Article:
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Microloans Surge In The Bay Area

In the Third World, microloans are a common way for small businesses and individuals to raise small amounts of money.

The loan might fund the purchase of a sewing machine for a tailor in India, or even a cell phone for a small farmer so that they can keep track of market prices.

However, this type of financial vehicle has not been widely used in more developed economies, with small businesses depending on bank loans and larger startups turning to venture capitalists such as Gabriel Venture Partners and its co-founder Rick Bolander.

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However, there are many would-be entrepreneurs in the United States who just don’t have access to traditional financing sources. For example, someone might want to operate a food truck, but banks are unlikely to come up with funding for this.

This is in large part due to the amount of risk involved, as well as the relatively small dollar amounts. This is unfortunate, since small businesses of this type can support a family and offer the possibility of driving sustainable economic growth.

Given the recent economic downturn in the United States, there is a desperate need for these types of jobs, and not having financing sources available represents a major lost opportunity.

Silicon Valley, a long-time hotbed of technological innovation, may be changing this by leading the way in financial innovation as well.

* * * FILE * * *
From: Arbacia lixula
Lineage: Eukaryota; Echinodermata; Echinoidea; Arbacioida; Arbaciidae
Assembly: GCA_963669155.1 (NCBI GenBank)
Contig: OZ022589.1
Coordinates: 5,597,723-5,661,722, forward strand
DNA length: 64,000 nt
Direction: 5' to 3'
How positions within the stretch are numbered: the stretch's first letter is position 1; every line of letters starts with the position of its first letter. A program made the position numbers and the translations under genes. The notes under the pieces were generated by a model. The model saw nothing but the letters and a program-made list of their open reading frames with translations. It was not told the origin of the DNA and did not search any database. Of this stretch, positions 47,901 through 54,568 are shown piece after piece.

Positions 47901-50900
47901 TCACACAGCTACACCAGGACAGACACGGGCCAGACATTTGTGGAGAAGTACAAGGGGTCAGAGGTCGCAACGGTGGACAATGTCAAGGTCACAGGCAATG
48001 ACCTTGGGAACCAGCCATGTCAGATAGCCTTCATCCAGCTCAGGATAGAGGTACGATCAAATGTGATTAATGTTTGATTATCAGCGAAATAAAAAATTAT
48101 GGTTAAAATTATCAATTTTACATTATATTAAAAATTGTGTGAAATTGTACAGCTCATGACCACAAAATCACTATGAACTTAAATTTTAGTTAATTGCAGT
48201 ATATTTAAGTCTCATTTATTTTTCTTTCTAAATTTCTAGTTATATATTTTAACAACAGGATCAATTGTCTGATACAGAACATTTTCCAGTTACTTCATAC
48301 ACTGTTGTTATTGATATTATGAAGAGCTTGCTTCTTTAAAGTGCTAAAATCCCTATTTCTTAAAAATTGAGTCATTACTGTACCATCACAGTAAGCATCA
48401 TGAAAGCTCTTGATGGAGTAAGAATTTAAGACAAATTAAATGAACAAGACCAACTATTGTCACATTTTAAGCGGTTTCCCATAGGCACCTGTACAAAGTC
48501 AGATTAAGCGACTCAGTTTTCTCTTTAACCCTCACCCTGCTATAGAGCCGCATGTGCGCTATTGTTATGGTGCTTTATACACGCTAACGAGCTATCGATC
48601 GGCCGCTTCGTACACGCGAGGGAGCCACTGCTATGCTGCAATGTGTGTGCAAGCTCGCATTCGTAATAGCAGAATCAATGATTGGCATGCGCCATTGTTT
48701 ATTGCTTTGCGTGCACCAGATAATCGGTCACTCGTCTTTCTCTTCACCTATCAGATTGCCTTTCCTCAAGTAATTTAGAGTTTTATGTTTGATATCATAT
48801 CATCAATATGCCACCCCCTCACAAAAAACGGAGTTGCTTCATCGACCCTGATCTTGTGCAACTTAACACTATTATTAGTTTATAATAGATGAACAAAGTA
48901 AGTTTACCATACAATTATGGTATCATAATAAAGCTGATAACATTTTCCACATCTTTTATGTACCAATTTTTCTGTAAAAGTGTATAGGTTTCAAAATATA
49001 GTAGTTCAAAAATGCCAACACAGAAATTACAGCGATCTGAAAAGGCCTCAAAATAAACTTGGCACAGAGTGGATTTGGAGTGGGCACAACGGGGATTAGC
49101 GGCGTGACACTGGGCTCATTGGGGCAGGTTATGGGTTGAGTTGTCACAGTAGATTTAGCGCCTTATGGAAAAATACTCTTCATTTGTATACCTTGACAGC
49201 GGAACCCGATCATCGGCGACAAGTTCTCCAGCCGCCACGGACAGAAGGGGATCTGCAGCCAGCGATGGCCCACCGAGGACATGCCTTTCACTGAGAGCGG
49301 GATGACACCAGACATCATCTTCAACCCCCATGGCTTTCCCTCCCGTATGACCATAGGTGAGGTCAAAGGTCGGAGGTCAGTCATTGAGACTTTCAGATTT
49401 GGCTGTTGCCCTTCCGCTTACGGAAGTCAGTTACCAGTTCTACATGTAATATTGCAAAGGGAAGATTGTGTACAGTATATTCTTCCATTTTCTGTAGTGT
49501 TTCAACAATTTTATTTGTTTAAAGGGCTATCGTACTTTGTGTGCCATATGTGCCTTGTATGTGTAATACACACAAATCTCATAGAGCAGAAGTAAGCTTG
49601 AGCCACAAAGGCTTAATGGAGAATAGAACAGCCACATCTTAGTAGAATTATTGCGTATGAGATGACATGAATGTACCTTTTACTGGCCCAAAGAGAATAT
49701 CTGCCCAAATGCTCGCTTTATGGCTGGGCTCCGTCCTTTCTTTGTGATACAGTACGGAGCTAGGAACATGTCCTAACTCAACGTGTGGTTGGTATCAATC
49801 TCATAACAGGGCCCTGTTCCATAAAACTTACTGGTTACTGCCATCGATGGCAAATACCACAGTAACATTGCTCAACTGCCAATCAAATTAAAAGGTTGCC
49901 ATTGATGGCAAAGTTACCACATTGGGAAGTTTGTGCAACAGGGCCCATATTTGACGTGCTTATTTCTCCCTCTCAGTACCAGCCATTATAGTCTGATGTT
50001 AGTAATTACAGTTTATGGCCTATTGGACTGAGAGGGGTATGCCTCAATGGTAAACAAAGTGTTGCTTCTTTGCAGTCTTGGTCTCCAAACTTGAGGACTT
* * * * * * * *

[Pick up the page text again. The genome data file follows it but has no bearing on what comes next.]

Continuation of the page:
Major companies in the area, including Microsoft and eBay, are increasingly giving out this type of financing, as an alternative to simple charitable donations.

There are also a number of specific non-profit funds – such as the San Jose-based Opportunity Fund – that are making microloans to working people who want to start their own small business.

The total amount of investment is still quite small – microloans in the United States as a whole amount to approximately $165 million compared to $73 billion globally – but the loans are making a difference.

For instance, the Opportunity Fund made about 1200 loans last year for a total of $7.6 million, and as a result created 1900 jobs.

That’s about $4000 per job, which is a minuscule amount compared to other job creation initiatives.

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There are also a number of other benefits to going down the microloan route.

First, micro-lenders tend to work very closely with their clients, providing both business support and financial expertise.

Because of this, delinquency rates on microloans in the San Francisco area are less than 1%, compared to a rate that is nearer to 5% for traditional loans.

Second, as opposed to simply making a charitable donation, the money is paid back and can be recycled into further loans to other small startup businesses.

Third, the interest rates charged are relatively low, ranging from 8% to 12% – which is significantly less than the 30% rate on credit cards, which people often turn to when they can’t secure other funding sources.

Because of this, there is less financial pressure on their business, and profits go into supporting the owners rather than paying high debt interest – and therefore businesses that would not otherwise be viable are able to prosper.

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